LAS VEGAS – The removal of both ovaries during hysterectomy – bilateral salpingo-oophorectomy (BSO) – has declined sharply in popularity as physicians have become more aware of its risks.
Still, “we’re still seeing a relatively high rate of inappropriate BSO,”, said, despite “the many benefits of ovarian conservation. Strong consideration should be made for maintaining normal ovaries in premenopausal women who are not at higher genetic risk of ovarian cancer.”
Dr. Nickles Fader, director of the Kelly gynecologic oncology service and the director of the center for rare gynecologic cancers at Johns Hopkins Hospital, Baltimore, who spoke at the Pelvic Anatomy and Gynecologic Surgery Symposium, urged gynecologists to understand the data about ovarian conservation in hysterectomy and carefully counsel patients.
“We can counsel patients with 100% certainty that BSO absolutely reduces ovarian and fallopian tube cancer rates. That’s a given,” she said. “Women get very excited about that, but you’ve got to be careful to counsel them about the flip side: The overall benefit may not be there when you consider the other morbidity and mortality that may occur because of this removal.”
As she noted, multiple retrospective, prospective, and observational studies have linked ovary removal to a variety of heightened risks, especially on the cardiac front. She highlighted a 2009 study of nearly 30,000 nurses who’d undergone hysterectomy for benign disease, about which the authors wrote that, “compared with ovarian conservation, bilateral oophorectomy at the time of hysterectomy for benign disease is associated with a decreased risk of breast and ovarian cancer but an increased risk of all-cause mortality, fatal and nonfatal coronary heart disease, and lung cancer.” No age group gained a survival benefit from oophorectomy ( ). 2009 May;113:1027-37
Meanwhile, over the past decade, the “pendulum has swung” toward ovary conservation, at least in premenopausal women, Dr. Nickles Fader said at the meeting jointly provided by Global Academy for Medical Education and the University of Cincinnati. Global Academy and this news organization are owned by the same company.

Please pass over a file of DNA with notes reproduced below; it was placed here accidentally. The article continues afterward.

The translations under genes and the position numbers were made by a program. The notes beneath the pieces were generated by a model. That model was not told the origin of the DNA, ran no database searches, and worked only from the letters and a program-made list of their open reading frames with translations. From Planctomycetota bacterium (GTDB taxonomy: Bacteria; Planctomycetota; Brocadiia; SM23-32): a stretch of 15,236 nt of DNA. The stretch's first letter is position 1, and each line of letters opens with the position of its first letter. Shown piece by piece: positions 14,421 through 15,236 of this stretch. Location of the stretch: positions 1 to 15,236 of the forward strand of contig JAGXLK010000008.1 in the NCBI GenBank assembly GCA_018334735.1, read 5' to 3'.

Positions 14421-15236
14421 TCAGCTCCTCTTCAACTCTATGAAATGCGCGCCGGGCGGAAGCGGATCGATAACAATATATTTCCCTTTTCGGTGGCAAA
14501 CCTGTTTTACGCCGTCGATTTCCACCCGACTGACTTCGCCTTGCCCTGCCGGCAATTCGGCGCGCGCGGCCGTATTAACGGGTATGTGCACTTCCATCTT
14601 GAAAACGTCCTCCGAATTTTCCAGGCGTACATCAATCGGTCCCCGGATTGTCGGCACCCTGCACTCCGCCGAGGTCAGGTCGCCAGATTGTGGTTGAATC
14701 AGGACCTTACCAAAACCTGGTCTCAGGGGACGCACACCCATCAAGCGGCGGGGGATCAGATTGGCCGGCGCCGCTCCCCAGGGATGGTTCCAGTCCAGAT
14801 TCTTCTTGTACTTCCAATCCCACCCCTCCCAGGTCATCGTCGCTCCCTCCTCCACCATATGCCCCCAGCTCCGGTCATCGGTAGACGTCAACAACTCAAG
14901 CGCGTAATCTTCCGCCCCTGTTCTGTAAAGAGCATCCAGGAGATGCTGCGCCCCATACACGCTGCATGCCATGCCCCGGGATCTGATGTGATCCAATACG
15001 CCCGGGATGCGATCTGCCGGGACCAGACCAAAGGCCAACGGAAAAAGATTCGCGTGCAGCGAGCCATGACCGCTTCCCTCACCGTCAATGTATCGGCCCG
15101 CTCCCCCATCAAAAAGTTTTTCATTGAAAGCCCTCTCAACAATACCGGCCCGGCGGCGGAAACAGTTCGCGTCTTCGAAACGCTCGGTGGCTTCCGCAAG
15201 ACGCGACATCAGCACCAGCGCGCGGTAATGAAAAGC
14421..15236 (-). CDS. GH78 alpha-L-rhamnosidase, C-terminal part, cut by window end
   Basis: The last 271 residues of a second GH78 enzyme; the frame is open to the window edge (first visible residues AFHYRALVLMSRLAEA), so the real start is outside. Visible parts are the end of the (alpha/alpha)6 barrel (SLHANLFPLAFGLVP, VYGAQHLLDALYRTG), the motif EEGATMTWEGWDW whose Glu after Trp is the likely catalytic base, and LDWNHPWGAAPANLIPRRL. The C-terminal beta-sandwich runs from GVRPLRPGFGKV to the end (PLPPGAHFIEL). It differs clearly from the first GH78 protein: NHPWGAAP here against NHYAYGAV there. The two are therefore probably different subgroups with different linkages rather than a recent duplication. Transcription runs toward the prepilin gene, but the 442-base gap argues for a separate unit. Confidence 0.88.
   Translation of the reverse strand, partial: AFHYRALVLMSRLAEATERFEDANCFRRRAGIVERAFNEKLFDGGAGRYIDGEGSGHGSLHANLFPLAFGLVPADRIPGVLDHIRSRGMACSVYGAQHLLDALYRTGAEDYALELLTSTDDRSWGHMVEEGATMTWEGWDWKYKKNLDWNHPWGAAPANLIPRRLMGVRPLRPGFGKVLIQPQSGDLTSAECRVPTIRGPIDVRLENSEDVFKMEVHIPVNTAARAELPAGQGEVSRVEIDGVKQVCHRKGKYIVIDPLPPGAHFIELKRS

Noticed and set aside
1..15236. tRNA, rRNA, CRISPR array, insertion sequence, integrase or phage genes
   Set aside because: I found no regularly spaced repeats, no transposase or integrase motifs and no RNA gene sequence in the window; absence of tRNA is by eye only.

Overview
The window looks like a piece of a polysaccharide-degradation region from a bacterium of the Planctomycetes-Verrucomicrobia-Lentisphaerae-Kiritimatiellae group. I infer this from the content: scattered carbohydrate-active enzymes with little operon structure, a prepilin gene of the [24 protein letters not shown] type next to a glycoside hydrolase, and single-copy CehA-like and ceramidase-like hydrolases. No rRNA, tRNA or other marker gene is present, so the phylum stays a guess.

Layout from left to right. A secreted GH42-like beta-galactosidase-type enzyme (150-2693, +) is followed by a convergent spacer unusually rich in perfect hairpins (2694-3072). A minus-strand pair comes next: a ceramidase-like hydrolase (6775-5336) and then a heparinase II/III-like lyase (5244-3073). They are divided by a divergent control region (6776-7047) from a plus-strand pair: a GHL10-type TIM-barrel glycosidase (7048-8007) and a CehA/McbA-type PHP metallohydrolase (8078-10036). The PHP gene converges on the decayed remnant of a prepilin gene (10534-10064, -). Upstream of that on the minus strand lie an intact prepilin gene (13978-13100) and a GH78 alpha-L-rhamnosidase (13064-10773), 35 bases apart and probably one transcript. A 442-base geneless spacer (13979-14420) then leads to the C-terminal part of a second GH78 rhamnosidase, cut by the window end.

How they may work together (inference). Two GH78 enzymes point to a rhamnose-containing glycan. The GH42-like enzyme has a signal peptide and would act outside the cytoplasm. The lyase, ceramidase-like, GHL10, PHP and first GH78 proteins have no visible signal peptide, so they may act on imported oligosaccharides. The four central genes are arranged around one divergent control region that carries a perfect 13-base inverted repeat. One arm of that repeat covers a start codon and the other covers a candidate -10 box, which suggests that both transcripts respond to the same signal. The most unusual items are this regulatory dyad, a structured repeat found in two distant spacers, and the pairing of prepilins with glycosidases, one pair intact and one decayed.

Ain five U.S. Eastern and Midwestern states found that, rates of hospital-based, hysterectomy-alone procedures grew by 15% from 2005 to 2013, while rates of oophorectomy alone and hysterectomy/oophorectomy combination procedures declined by 12% and 29%, respectively.
Still, Dr. Nickles Fader said, as many as 60% of hysterectomies are still performed in conjunction with oophorectomy.
Ovary removal, of course, can be appropriate when patients are at risk of ovarian cancer. Hereditary ovarian cancer accounts for up to 25% of epithelial ovarian cancer, she said, and research suggests that risk-reducing surgery is an effective preventative approach when high-penetrance genes are present. However, the value of the surgery is less clear in regard to moderate-penetrance genes.
Dr. Nickles Fader pointed to guidelines from thethat specify genes and syndromes that should trigger risk-reducing salpingo-oophorectomy, hysterectomy, or hysterectomy and risk-reducing salpingo-oophorectomy after childbirth.
Researchers are exploring salpingectomy – fallopian tube removal – as a possible replacement for oophorectomy. Dr. Nickles Fader highlighted apublished in 2018 that reported “BRCA mutation carriers who underwent bilateral salpingectomy had no intraoperative complications, were satisfied with their procedure choice, and had decreased cancer worry and anxiety after the procedure.”
Moving forward, she said, research will provide more insight into preventative options such as removing fallopian tubes alone instead of ovaries. “We’re starting to learn, and will probably know in the next 10-15 years, whether oophorectomy is necessary for all high-risk and moderate-risk women or if we can get away with removing their tubes and giving them the maximal health benefits of ovarian conservation.”
Dr. Nickles Fader reported consulting for Ethicon Endosurgery.